What is Computer Forensics Animation?
While we call these “animations,” it is important to point out that they aren’t hand-drawn like some old fashioned Disney movie. These are high-tech pieces of science. Forensic animation refers to the use of computer graphics to recreate complex event sequences and accidents. In fact, it is a branch of forensic science that uses technology to recreate and visually depict an event. It’s more science than art.
What is Crime Scene Animation?
You want to convince the jury of exactly what happened, and crime scene animation is the way to do it. Crime scene animations, especially crime scene reconstruction, are a fundamental piece of a well-planned-out legal presentation. They are especially helpful in personal injury, criminal defense, and civil rights cases.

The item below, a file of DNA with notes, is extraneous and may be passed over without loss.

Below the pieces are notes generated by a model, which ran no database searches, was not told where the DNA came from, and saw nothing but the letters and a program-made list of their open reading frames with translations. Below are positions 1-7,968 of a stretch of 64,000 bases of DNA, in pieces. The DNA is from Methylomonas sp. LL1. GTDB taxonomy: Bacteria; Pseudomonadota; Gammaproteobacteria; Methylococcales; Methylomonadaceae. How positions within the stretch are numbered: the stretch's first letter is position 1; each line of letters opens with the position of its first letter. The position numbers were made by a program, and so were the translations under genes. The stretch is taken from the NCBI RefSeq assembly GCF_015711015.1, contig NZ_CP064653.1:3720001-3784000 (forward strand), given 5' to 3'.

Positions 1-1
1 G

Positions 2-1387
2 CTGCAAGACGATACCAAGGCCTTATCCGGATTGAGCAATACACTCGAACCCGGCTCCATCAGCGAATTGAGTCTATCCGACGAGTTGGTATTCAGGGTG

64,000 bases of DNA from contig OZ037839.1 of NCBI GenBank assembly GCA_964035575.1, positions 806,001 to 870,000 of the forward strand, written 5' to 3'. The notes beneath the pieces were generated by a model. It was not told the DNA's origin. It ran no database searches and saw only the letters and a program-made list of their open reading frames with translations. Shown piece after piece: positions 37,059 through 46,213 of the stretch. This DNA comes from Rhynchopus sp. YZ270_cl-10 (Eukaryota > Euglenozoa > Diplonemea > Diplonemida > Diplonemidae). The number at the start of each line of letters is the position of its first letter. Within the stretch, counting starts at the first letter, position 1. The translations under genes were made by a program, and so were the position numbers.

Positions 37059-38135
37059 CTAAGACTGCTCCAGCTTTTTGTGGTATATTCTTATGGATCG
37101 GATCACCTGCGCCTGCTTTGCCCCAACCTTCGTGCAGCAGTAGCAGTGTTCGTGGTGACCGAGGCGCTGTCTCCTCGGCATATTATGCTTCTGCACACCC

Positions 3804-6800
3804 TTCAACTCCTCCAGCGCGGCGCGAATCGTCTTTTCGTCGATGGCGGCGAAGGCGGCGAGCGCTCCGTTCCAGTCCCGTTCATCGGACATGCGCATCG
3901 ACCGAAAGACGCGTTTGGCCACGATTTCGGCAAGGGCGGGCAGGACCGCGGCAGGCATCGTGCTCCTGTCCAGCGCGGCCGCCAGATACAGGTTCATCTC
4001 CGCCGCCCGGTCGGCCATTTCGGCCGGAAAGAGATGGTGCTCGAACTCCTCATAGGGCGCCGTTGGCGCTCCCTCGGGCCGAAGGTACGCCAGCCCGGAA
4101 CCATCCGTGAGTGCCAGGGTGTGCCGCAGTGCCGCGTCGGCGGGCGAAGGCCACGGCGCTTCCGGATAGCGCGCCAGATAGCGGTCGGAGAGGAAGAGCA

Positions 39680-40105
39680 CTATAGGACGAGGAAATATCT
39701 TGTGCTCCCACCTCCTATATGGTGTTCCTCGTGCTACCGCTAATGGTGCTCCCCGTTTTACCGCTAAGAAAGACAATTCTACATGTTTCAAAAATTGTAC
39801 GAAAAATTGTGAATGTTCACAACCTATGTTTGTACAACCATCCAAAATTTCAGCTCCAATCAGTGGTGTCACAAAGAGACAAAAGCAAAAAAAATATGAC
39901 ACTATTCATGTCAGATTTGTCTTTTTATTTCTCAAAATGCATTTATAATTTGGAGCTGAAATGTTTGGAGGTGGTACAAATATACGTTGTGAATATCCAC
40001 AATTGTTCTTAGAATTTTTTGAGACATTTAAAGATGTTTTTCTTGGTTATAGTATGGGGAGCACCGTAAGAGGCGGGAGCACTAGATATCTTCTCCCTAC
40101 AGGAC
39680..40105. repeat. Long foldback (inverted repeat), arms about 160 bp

In a case where determining a verdict can be a very difficult task and where demonstrative evidence can become a powerful persuasion tool, you want to show your jury what happened and not just tell them. When there isn’t a surveillance video to do this, an expertly-created animation is the next best thing!
Did you know that an average person’s attention span is about eight seconds? In addition, according to a Weiss-McGrath report, using a visual is 650 times better than using only an oral presentation.
The best ways to use crime scene animations are for:
- Visually depicting crimes
- Simplifying a complex scientific process
- Making a medical treatment or surgery easier to understand
- Recreating accidents
- Showcasing a sequence of events